College athletics are in a state of flux following the Supreme Court’s decision in NCAA v. Alston. While student athletes can now earn money from their name image and likeness (NIL) through endorsement deals, the NCAA and its member schools can still exploit college athletes to earn billions of dollars. To remedy this injustice, courts should classify student athletes as employees under the Federal Labor Standards Act (FLSA) to compensate these students for their work. Whether student athletes should be eligible for minimum wage and employment benefits has been a hot-button topic in the legal community for many years. Fortunately, the Alston decision and subsequent NIL policy changes give student athletes their strongest argument to be classified as an employee to date.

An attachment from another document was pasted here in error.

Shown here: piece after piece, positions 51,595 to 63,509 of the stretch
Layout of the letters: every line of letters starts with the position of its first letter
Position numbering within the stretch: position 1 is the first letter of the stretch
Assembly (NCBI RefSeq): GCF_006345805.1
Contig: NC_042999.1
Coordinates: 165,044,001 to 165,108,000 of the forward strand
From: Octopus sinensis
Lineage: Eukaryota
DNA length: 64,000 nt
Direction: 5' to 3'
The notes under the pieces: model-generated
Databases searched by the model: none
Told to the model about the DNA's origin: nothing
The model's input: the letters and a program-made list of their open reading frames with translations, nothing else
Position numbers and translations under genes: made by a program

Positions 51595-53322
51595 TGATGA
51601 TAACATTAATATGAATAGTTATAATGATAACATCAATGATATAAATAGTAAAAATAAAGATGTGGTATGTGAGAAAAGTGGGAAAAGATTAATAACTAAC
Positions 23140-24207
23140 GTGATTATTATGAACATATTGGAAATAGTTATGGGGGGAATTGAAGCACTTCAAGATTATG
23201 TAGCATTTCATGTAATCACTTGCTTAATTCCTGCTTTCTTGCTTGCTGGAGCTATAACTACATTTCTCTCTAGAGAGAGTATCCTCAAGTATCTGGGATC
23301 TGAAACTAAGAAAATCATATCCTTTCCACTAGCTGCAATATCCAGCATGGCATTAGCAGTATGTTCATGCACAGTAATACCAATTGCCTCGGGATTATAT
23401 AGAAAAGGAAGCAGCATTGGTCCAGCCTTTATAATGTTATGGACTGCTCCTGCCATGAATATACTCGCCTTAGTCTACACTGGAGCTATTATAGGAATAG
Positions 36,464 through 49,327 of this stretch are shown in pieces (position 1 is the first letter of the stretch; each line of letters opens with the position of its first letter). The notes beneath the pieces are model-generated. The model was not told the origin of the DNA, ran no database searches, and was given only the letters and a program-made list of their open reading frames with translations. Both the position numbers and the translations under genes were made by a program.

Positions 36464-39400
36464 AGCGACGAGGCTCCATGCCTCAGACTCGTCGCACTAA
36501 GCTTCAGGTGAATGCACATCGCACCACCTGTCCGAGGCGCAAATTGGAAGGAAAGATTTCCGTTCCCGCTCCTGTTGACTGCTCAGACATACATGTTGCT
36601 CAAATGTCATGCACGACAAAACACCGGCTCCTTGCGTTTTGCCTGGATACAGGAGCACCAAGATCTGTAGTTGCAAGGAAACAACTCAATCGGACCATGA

Because of Alston’s effects on the legal status of NIL, courts should classify student athletes as employees—not independent contractors—under the various employment tests, and thus grant student athletes FLSA protections. Employee classification for student athletes would require NCAA member schools to alter their business models in order to compensate student athletes for the labor they provide; the NCAA has no other option but to subsidize schools that cannot meet this new expense. If the NCAA fails to do so, other amateur sports organizations may soon take its place.
Tyler J. Murry,
The Path to Employee Status for College Athletes Post-Alston,
24 Vanderbilt Journal of Entertainment and Technology Law
Available at: https://scholarship.law.vanderbilt.edu/jetlaw/vol24/iss4/4